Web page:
Name changes are awkward. For the past two years, I've been slowly, gradually, awkwardly gravitating toward switching over to Vesta. If you haven't known me long, then maybe that's the only name you know me by, and that's awesome; about six months ago, it finally started to click. I have not been too terribly insistent, but that's just because I'm not an insistent person. In fact, I'm not an insistent person to such an extreme that it can be to my detriment. Then it occurred to me recently, I've explained my reasons and my desires to a few inquisitive individuals, but I haven't given any publicly accessible explanations. And doing exactly that is a huge chunk of the POINT of being a writer with a blog. So, that's happening now.
I've known dozens of Saras. I've been tired of being one of them for many years. But why Vesta? I've known since I was fourteen and learning about mythology in Latin class that if I ever had the balls to change my name, it would be to Vesta. The first and foremost reason is pure aesthetics. It sounds good, it looks good, and the sound of the syllables doesn't differ drastically from my real name. V has always been the most appealing letter to me (and that's why I think it's awesome that Todd simply calls me V). Vanity Vagina Vivisection Virgin Vixen Vivacious Verbs! Aside from the pure aesthetics, I've found a lot of meaning in the linguistic and mythological meaning of Vesta, and they may not be quite what you'd expect. Yeah, yeah, vestal virgins, goddess of the hearth, that's all great but it's not what interests me. The root of the name is the same as vest, vestment, and, yes, transvestite. The connection between clothing and the hearth is warmth and protection. Fire and flocks of virgins aside, when I apply the name less to Roman mythology and more to myself, I see the "vest-" root as referencing clothing, your woven self, your outer self. And that's very much what the name is to me; I put it on like I put on clothing, like I wear my identity, but that doesn't make it any less genuine or legitimate. And to drive the comparison further, I'm not afraid of being nude much like I'm not trying to deny that my real name exists. It just has less personal meaning, and is less creatively charged.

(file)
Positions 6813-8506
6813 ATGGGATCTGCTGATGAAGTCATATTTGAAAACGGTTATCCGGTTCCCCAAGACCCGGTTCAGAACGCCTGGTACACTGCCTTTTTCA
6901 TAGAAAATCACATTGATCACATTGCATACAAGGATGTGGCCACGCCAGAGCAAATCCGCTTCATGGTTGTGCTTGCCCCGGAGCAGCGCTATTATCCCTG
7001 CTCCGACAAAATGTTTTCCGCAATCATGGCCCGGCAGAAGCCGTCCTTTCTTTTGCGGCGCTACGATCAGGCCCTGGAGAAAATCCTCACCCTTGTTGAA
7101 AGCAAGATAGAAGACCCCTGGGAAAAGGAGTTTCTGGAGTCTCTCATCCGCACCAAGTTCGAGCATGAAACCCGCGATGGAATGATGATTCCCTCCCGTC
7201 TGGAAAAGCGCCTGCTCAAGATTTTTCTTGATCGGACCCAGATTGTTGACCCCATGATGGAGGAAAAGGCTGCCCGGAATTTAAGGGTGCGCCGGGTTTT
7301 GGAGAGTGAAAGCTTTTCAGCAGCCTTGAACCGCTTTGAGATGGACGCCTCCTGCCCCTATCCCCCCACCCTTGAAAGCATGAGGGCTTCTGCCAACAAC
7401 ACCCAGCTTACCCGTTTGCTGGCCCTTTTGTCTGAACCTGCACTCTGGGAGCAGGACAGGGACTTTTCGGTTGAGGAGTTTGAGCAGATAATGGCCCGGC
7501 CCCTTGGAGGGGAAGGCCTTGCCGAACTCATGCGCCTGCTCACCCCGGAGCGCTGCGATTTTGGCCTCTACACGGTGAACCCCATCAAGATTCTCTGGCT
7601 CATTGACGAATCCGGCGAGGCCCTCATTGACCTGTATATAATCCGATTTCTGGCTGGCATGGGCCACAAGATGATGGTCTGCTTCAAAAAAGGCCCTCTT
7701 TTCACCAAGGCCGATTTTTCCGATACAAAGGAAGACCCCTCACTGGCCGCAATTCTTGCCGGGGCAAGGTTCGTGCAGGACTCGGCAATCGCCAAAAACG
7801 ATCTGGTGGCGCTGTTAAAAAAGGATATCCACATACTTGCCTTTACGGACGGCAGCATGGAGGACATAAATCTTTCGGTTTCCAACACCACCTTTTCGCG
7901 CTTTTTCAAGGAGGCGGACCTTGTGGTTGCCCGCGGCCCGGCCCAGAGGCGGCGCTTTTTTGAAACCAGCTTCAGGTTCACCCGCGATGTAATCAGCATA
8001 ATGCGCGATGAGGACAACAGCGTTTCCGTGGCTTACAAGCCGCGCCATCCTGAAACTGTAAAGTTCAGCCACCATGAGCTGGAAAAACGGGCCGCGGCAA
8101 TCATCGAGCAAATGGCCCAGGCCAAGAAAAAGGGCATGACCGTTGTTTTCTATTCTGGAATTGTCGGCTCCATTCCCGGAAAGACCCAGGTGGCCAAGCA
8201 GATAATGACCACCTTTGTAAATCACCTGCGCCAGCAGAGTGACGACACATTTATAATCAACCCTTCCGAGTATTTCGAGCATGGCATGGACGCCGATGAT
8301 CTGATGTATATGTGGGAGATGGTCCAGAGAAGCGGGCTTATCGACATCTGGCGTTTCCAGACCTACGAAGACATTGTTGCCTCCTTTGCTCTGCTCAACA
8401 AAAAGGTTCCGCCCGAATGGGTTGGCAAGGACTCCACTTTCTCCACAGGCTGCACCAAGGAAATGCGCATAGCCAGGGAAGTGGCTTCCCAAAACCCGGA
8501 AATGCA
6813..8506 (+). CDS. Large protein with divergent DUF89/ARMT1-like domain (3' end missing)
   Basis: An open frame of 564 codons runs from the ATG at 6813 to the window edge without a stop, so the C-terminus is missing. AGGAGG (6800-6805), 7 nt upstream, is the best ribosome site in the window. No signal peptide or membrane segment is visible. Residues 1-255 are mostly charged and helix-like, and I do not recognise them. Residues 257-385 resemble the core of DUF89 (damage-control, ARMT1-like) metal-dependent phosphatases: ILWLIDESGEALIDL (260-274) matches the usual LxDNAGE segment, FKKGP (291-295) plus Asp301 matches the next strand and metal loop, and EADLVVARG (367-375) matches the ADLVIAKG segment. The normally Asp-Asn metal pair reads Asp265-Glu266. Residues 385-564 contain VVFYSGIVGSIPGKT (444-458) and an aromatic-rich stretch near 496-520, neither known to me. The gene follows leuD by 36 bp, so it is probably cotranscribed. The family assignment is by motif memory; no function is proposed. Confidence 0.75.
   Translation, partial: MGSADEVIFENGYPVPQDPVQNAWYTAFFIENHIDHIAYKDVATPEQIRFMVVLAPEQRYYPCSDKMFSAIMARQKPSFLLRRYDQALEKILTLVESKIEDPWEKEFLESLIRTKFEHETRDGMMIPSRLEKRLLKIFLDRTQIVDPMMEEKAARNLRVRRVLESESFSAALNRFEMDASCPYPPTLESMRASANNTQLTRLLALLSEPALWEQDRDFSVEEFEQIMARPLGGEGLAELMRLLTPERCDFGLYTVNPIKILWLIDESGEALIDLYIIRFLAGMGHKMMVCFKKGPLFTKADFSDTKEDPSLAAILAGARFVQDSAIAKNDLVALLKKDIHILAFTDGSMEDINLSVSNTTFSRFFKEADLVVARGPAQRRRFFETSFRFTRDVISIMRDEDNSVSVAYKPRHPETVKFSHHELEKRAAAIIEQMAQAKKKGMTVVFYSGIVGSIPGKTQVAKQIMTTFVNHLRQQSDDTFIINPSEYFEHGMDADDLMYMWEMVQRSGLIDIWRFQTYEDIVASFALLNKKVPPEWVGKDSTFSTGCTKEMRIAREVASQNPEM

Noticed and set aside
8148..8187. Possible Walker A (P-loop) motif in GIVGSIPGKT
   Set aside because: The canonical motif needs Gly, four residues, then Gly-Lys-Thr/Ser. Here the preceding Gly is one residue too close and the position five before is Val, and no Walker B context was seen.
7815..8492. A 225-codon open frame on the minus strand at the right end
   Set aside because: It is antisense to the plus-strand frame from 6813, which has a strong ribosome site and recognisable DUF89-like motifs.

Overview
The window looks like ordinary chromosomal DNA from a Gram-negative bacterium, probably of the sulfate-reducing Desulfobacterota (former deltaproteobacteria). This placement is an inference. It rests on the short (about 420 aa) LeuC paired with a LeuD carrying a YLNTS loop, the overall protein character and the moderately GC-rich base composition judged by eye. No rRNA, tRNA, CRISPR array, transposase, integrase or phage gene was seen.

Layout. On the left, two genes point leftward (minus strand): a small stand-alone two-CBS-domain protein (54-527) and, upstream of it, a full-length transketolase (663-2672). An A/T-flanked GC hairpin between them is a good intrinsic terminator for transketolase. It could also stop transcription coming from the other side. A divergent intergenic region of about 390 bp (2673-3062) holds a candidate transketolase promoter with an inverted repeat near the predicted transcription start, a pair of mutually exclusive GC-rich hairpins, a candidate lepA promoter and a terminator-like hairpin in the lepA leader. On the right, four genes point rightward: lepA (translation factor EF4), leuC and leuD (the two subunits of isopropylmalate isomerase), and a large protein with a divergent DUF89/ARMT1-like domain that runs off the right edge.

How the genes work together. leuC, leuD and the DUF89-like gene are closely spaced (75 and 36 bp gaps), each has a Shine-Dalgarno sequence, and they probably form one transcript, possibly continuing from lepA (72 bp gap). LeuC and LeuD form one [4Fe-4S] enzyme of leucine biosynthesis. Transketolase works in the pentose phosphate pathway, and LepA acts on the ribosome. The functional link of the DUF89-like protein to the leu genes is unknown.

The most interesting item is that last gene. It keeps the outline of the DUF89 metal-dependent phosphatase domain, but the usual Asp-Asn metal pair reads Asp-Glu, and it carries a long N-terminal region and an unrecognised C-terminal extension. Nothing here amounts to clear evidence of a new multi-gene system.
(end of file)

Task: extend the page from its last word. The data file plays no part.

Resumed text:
The very first time I used Vesta publicly was two years ago, when I modeled for Von Gutenberg, which I wrote about here. I really needed something like that to come along and push me toward making that choice. Modeling with a pseudonym seemed less drastic and less pretentious than randomly telling my friends to call me by a new name; but partially for that very reason, it didn't get used much after that, except on facebook.
One year ago, I joined the Sideshow Sirens, for which everyone has stage names. I, of course, used Vesta, and that allowed me to start throwing it around more frequently and publicly. But it was still hard to say, hey, this may not be just a stage name. But as we develop the show further, and the characters become more concrete and less you-but-doing-a-stunt (plus a ton of other troupe variables), I may have to take Vesta back. Because that's me, not just a sideshow persona.
Last Halloween, I gogo danced at the Grimm Fairytale Ball, and requested to be referred to only as Vesta in the promotions. I think that may have prompted the transition to using it more in regular life. Clearly, each of these steps was related to public performance. It's not that I ever wanted a separate performance persona, it's just that it's a much easier and widespread way to declare a new name. But let's be honest, performing (in whatever capacity) is something that I enjoy pursuing to a certain extent, but it's not something that I do a whole lot of. It's not the center of my life, and I don't really want it to be. The point being, I can't rely solely on that to perpetuate Vesta for me; it's something I have to call attention to in private, with individuals, if I really want this to happen. And a handful of people made the switch instantaneously, which frankly shocked me, in a good way. I really appreciate that.